The length of your torso is the vertical distance between the C7 vertebrae and the top of your hips (Iliac Crest). To measure this, first feel for the highest point of your pelvis on either of your sides. Imagine a horizontal line between these, and then find the distance to the vertebra that protrudes the most at the base of your neck. That distance is the length of your torso.

Knowing your torso length is key to a properly fitted pack.
Knowing your torso length is key to a properly fitted pack.

Pack manufacturers will list this as the frame or torso size for their packs and may provide sizing charts as well. Torso length is not always proportional to height, so make sure to find this measurement rather than guessing based on how tall you are.

Waist Size


Manufacturers will also provide the size of the waist belt. It is very important to find a pack that fits around your waist well, or else the weight of the pack will not properly transfer to your hips. Take it from us, it's better to find the right waist belt than buy a pack that's too loose on your hips. This leaves too much weight on your shoulders, and your body will not be happy after a couple days on the trail.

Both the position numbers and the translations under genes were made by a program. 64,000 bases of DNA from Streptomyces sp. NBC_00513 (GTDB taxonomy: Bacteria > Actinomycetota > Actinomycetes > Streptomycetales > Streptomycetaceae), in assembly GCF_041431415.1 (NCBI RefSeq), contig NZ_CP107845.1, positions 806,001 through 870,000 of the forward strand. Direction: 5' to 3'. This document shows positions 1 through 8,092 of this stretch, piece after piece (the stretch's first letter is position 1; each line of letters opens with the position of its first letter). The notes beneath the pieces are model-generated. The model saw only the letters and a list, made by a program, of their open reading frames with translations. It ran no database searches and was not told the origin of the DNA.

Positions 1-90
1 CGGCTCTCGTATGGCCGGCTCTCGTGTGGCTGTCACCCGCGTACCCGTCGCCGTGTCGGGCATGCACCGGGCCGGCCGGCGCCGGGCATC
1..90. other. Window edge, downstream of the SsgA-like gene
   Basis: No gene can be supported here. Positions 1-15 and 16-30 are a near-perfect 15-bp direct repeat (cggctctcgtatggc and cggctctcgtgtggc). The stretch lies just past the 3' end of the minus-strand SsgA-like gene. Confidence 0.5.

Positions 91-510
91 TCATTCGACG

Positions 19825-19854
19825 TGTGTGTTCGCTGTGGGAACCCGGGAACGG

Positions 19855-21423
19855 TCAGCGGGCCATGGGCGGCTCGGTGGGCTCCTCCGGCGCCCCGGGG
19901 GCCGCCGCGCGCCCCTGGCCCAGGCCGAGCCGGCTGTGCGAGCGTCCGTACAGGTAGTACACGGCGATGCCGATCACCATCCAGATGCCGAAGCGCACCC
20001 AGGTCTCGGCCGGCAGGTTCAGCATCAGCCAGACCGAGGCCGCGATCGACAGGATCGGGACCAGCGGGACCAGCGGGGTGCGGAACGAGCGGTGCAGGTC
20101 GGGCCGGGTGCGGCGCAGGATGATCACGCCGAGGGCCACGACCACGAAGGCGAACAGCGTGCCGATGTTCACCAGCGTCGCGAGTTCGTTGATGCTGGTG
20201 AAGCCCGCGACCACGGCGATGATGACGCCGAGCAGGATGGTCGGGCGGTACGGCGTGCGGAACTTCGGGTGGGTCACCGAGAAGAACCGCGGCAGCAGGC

Make sure the waist belt fits you. Keep in mind that you might shed a few pounds on the trail.
Make sure the waist belt fits you. Keep in mind that you might shed a few pounds on the trail.

If you want more information on how to size a pack, check out instructions from pack manufacturers, such at this one from Gregory

Extra Features


A pack must serve the basic purpose of getting your gear from point A to point B. Ideally, this is a comfortable process, but anything extra we consider to be a bonus. A simplistic pack, such as the Osprey Rook 65 focuses on just the basics. A more expensive pack, like the Gregory Baltoro 65 has several extra pockets, a well-designed lid, and a host of other features which make it easier to use.

Extra pockets and external attachment points help you carry and organize all of your gear
Extra pockets and external attachment points help you carry and organize all of your gear

Typically, extra features mean a higher price. Within the spectrum of prices, we find that more expensive pack are easier to use. But you'll need to decide what you value in a pack more: price or practicality. Often times, you can find excellent options in the middle, such as the affordable yet feature-filled Osprey Volt 60.

Men's and Women's packs



Women's Osprey Viva 50 on the left with the men's Osprey Volt 60 on the left.